In Lonesome Dove, Larry McMurtry paints a fascinating picture of a frontier woman, when he tells the story of Clara, the long-lost love of Augustus McCrae. She did not marry Gus, as he was called, realizing wisely that he was not the settling-down type of man. She instead married a horse trader and had lived with him for 15 years in a sod house in Nebraska, before they had bought new land and she used money left her by her parents to build a two-story frame home.

She had three sons by her husband, and she kept the remaining money to send her boys away to school in their youth, so they "would not have to spend their whole youth in such a raw, lonely place.... although one by one the three boys died long before they were old enough to be sent anywhere. The last two lived long enough for Clara to teach them to read,. She had read them Walter Scott's Ivanhoe when Jeff and Johnny were six and seven, respectively. Then the next winter both boys had died of pneumonia within a month of one another. It was a terrible winter, the ground frozen so deep there was no way to dig a grave. They had had to put the boys in the little kindling shed, wrapped tightly in wagon sheets, until winter let up enough that they could be buried. Many days Bob would come home from delivering horses to the Army--his main customer--to find Clara sitting in the icy shed by the two small bodies, tears frozen on her cheeks so hard that he would have to heat water and bathe the ice from her face."...

Despite Clara's resolve not to open up her heart again, she had two more children, both girls. But then her husband had been kicked in the head by a horse and was in a coma. She alone kept her husband clean while also managing the farm and tending to her daughters. McMurtry paints her as a heroic figure, taking care of a husband on teh brink of death, teaching her girls, keeping house, cooking, and training and trading horses--a busy woman, who was never afraid to open her door to strangers, who did not fear Indians, and must have worked hard 16 to 18 hours a day. She was strong but not hard-bitten, sad but not bitter. Her only self-indulgence was to bake and eat cake.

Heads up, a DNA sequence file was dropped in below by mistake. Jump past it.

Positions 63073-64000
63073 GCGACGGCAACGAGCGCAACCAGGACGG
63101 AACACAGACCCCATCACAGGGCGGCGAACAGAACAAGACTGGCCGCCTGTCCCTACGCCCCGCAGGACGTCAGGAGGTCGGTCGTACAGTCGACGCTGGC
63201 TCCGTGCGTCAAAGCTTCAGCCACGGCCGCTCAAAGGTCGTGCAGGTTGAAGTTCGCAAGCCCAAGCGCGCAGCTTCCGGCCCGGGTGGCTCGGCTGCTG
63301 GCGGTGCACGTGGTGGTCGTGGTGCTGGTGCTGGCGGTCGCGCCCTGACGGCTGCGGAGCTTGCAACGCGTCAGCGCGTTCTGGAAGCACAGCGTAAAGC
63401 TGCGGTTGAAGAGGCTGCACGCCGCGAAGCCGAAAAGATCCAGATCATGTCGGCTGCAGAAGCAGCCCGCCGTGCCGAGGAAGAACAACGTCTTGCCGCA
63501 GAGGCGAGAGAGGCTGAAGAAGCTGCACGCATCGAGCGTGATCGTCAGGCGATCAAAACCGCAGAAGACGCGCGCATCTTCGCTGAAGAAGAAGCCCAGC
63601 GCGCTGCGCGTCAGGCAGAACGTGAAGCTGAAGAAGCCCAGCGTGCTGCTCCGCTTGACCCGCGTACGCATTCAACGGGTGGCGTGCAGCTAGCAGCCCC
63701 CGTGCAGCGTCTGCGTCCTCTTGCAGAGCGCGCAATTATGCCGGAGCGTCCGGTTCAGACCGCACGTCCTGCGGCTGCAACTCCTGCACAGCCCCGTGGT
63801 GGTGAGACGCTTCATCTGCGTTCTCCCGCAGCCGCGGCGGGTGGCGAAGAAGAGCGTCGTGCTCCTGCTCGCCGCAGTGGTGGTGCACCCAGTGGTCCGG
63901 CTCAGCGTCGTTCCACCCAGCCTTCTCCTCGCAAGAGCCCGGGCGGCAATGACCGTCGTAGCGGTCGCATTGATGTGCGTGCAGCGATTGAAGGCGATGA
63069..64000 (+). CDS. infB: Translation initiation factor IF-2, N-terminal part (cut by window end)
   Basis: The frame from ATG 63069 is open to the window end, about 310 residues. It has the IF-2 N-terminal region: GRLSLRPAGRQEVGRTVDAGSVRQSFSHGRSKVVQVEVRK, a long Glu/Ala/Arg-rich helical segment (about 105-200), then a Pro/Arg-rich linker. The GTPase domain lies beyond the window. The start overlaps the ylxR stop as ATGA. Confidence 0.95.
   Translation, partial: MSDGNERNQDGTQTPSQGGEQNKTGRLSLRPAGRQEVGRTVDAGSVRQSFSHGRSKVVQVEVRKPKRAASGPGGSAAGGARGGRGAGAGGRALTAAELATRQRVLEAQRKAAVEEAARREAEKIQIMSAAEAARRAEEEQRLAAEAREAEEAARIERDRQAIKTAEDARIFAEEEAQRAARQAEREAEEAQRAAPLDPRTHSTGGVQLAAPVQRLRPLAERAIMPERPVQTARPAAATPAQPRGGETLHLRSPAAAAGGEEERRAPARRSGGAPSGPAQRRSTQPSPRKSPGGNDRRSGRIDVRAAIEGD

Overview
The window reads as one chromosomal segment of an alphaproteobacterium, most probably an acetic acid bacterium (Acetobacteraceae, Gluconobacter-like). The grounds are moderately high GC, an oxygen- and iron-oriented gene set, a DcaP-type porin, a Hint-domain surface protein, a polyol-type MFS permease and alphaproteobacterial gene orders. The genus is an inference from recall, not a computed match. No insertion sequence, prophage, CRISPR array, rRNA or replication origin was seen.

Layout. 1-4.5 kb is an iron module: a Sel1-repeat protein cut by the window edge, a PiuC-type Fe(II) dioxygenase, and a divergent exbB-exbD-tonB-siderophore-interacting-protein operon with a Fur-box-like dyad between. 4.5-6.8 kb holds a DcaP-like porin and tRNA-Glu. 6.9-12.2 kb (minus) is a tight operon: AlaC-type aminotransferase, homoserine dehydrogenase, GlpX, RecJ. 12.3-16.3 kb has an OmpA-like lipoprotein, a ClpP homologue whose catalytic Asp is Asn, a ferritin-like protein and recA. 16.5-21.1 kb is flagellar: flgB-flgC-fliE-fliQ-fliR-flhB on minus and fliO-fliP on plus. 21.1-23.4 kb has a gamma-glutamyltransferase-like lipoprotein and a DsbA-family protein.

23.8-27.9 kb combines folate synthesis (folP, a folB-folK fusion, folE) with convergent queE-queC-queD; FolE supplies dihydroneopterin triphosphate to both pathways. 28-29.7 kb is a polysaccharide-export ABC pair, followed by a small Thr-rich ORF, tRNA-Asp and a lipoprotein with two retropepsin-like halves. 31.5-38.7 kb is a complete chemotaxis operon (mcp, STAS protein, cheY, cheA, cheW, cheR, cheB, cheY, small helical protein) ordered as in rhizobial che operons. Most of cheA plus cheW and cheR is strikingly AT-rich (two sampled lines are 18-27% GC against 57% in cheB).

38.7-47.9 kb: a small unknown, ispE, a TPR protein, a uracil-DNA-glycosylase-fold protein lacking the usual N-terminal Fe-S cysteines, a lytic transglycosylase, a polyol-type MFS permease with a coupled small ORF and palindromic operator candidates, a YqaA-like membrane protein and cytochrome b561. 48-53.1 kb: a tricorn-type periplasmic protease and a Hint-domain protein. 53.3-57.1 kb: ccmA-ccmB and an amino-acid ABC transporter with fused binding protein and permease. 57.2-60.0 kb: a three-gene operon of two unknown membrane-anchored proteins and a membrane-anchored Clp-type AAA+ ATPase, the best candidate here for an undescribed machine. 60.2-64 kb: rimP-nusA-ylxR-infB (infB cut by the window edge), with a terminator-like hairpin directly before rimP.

Friday, November 6, 2009

It's Therapeutic

Walter Reed Hospital, 1918

Shorpy gives us a photograph of recuperating soldiers at Walter Reed Hospital in 1918 with World War I still blazing in Europe. I imagine that these wounded soldiers are knitting for fellow soldiers. (Knitting for soldiers was also the presumption of critics of Knitting in Highbridge Park by George Luks.)
The sight of wounded men knitting highlights the therapeutic effects of all such hand crafts--knitting, hand sewing, crocheting, and embroidery. For example, when the crafty colorist genius Alicia Paulson of Posie Gets Cozy was forced to stay in bed for a full year after her foot had been run over by a truck, she started making things--crocheting, knitting, sewing--to make her recuperation bearable and in the process found a whole new career. I find the repetition of knitting and hand sewing to be relaxing. It calms the soul as an activity in itself and the bonus is that you have something to show for it! It seems that the administration of Walter Reed Hospital in 1918 understood this principle, and so set wounded soldiers to work to knit. That this might be regarded as women's work seemed to be beside the point. It is good work that probably helps the one who does it the most.